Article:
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The goal of this recording project is to add value to learning new songs

St. Louis Osuwa Taiko Newsletter

Thawing out from the polar vortex to play taiko

New Year, New Projects

Learning a new song - or revisiting one that you haven't played in a long time - can be a lot like a game of telephone. One player may recall that the bachi is pointed one way while others swear that's wrong; people disagree about whether or not a line has a crescendo or if the first "don" is supposed to be hit with emphasis. There are disagreements about form and stance. And while those differences can lead to the creative evolution of a piece, we realize it can be very confusing for our newer members to learn and become comfortable with a piece in time for a performance.

So, this year we've started to create instructional videos of our songs to help in the learning process. This idea first arose during our last CD funding project, which helped us to purchase the recording equipment needed to produce Misotose. Now that we have our own equipment, we can use it to record songs and drills to help members learn new material or fine-tune their techniques, both at the studio and at home practice.

Andrew plays the introduction to AshuraAbove: Andrew plays the introduction to Ashura, the first piece we've recorded. Written by Mas Kodani of Kinnara Taiko, it's one of the most taught pieces in North American taiko, and it's loaded with dramatic motions and precisely timed crescendos and accents. It's a powerful song, and when everyone comes together at those crticial moments, it feels awesome!

We're excited to finally get this project underway so we continue to build stronger performances in upcoming seasons. We hope you agree!

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Upcoming Performances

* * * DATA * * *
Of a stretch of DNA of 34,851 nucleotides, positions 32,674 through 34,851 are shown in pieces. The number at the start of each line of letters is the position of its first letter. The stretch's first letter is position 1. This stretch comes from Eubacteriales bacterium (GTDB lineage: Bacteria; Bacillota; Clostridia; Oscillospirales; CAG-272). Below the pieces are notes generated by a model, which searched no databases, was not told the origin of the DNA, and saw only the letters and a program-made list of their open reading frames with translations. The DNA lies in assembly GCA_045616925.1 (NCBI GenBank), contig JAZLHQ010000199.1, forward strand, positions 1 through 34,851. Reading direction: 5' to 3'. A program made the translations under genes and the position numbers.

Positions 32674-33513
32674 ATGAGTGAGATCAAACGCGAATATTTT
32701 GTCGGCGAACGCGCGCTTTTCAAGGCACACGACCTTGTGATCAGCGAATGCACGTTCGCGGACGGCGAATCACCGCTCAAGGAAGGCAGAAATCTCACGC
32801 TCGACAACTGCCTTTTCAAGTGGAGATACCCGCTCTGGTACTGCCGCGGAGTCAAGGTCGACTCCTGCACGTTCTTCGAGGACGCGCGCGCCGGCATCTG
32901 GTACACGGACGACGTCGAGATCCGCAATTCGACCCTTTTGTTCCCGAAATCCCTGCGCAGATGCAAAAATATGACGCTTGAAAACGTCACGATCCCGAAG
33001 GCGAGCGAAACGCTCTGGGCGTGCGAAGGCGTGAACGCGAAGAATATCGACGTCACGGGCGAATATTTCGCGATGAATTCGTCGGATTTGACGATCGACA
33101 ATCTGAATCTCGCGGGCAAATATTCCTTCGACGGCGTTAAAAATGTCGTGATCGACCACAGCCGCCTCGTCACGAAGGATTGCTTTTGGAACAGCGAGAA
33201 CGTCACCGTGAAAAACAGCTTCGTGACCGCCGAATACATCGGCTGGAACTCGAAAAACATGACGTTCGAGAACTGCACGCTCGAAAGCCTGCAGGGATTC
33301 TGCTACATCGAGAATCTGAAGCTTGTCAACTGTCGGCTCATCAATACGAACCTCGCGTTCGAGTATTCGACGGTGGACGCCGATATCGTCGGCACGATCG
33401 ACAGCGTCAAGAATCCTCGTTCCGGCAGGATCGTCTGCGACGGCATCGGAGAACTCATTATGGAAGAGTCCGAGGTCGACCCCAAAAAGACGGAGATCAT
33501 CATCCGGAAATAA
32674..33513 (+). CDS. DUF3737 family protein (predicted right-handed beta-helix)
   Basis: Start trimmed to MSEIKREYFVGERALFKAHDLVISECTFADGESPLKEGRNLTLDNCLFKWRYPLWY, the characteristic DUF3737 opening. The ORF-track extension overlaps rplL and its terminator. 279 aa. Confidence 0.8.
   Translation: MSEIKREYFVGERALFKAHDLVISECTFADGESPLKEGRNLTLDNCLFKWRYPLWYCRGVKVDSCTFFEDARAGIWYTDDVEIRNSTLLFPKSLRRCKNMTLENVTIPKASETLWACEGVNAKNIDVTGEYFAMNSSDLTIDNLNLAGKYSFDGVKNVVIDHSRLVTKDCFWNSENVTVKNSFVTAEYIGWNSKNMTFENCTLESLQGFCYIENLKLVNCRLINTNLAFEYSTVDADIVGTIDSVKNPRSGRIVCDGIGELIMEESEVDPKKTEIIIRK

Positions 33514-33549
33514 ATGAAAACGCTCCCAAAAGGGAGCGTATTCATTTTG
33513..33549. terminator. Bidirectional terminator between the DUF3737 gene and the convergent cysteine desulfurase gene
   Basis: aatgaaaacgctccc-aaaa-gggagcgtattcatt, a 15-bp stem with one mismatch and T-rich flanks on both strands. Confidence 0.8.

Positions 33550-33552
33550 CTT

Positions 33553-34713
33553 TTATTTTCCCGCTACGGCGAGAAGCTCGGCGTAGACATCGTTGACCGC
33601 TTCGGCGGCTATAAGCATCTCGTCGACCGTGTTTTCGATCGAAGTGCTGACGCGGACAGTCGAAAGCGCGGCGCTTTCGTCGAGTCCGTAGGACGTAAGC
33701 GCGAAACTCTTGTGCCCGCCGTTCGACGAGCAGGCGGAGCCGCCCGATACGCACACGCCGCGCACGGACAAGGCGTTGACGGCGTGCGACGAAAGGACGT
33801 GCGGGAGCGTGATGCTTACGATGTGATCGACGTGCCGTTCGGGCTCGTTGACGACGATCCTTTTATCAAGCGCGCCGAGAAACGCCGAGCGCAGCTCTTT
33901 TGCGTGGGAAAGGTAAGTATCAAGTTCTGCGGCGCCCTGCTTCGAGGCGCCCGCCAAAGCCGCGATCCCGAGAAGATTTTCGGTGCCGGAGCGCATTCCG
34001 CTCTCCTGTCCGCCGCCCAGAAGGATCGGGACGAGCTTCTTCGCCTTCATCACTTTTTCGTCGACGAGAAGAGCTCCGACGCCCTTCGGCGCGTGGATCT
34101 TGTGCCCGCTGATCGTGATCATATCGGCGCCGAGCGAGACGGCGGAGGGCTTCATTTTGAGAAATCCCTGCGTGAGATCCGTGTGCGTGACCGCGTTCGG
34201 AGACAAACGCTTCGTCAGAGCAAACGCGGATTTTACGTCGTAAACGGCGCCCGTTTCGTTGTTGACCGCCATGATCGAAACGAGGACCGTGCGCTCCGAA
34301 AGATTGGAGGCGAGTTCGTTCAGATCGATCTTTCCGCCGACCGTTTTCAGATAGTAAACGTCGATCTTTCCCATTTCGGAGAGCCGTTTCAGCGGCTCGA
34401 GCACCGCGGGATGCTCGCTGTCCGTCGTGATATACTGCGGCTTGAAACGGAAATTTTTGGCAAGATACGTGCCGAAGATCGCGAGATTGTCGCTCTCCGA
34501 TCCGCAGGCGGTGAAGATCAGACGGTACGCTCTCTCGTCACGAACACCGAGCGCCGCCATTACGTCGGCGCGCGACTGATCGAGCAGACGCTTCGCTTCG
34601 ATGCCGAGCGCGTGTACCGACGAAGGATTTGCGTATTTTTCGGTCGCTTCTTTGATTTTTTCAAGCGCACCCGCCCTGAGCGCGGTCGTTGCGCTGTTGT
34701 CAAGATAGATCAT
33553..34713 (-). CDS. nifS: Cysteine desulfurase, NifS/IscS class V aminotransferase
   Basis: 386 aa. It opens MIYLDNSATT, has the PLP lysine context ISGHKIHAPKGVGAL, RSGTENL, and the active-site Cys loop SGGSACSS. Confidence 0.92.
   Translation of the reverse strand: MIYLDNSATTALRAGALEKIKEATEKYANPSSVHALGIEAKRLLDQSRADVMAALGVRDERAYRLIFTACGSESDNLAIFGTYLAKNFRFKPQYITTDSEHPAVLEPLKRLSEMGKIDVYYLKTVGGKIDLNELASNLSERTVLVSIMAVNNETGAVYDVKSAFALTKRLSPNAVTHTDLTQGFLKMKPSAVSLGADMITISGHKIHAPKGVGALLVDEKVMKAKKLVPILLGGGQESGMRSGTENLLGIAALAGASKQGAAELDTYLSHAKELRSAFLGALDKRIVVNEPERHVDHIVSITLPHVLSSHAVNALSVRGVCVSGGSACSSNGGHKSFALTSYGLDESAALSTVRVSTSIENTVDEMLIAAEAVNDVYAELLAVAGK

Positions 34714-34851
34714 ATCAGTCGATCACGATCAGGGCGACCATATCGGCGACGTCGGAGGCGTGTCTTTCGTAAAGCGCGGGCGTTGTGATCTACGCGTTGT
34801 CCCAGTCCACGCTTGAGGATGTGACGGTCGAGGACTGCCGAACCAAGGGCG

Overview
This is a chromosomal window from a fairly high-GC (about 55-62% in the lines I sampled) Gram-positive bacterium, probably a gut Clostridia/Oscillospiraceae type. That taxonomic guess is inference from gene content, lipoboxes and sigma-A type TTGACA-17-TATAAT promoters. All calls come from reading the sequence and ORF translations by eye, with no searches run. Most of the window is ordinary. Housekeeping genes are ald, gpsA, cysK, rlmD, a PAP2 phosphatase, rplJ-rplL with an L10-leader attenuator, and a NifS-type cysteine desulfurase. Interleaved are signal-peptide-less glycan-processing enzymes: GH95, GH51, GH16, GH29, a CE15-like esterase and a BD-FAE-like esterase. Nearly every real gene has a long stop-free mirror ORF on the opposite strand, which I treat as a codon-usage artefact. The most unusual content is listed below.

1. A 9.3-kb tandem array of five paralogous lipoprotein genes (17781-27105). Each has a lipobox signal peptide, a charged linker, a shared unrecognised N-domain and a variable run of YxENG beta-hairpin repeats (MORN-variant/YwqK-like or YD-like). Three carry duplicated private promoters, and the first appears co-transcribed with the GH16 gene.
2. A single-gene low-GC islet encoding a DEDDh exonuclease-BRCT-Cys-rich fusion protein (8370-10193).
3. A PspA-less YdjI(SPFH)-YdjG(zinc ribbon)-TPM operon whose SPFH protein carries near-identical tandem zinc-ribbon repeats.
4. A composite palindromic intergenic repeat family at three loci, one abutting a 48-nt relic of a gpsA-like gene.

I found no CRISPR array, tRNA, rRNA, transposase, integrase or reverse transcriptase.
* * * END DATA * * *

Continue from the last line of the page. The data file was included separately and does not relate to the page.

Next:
Maryville University Sakura Festival
Thursday, March 7, 2019 - 6:00 PM
Maryville University
650 Maryville University Drive, St. Louis, MO
Free Event

Sake and Sakura
Friday, April 5, 2019 - 6:00 PM
Missouri Botanical Garden
Northeast Lawn of Japanese Garden
4344 Shaw Blvd., St. Louis, MO
Purchase Tickets

A Celebration of Japanese Culture
Sunday, May 5, 2019 - 11:00 AM
Missouri History Museum
5700 Lindell Blvd., St. Louis, MO
Free Event

SLAM Passport to Japan
Sunday, May 19, 2019 - 1:30 PM
St. Louis Art Museum
Grace Taylor Broughton Sculpture Garden
One Fine Arts Drive, St. Louis, MO
Free Event 
 
Kiriko Lanterns (Copyright Japan National Tourism Organization)

Song Profile: Kiriko Taiko

Traditional from Wajima

Kiriko Taiko was first introduced to the group after a taiko conference many years ago. Its roots are in Wajima, a city on the Noto Peninsula on the main island of Japan, where annual Kiriko Festivals are held each summer.

Kiriko means "sacred lantern" and is a gigantic lantern float that is the namesake for the festival. Kiriko are assembled each year for the festival and paraded through town. These lanterns can be 40 to 50 feet tall, requiring 20 or more people to carry! A taiko drum is suspended to the rear of the lantern, where drummers will play throughout the night, often accompanied by fue.

Kiroko music is usually played by two people sharing a single drum, which is the inspiration for our piece. At kiriko festivals, one person plays the "ko-bai," or a basic repetitive rhythm (backbeat), while the other plays "o-bai," the main kiriko rhythms. The players may alternate, and the o-bai player might improvise while keeping the overall feel of the piece.

Kiriko lanterns are carried to sea
In the above photo, men pull the float out to sea where bonfires are lit. Many kiriko are set on fire at the conclusion of the festival; many believe that the fire will burn away people's troubles and misfortunes. (Image by Ishikawa Prefecture Tourism League.)

Our version is adapted for a larger ensemble with multiple drums, but the inspiration of two players sharing a drum remains. One player starts the kiriko pattern; about halfway through the verse, a second player joins on the same drum. As the pattern repeats, additional players join on nearby drums and move around the drum between lines to create a simple yet lively composition. It's a short piece and doesn't make it into our programs very often, but we have a lot of fun playing it!

Top image by Japan National Tourism Organization.
We are a non-profit group that performs the art of taiko around the St. Louis area and the world.
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10734 Trenton Ave. | St. Louis, MO 63132
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St. Louis Osuwa Taiko · 10734 Trenton Ave. · St. Louis, MO 63132 · USA

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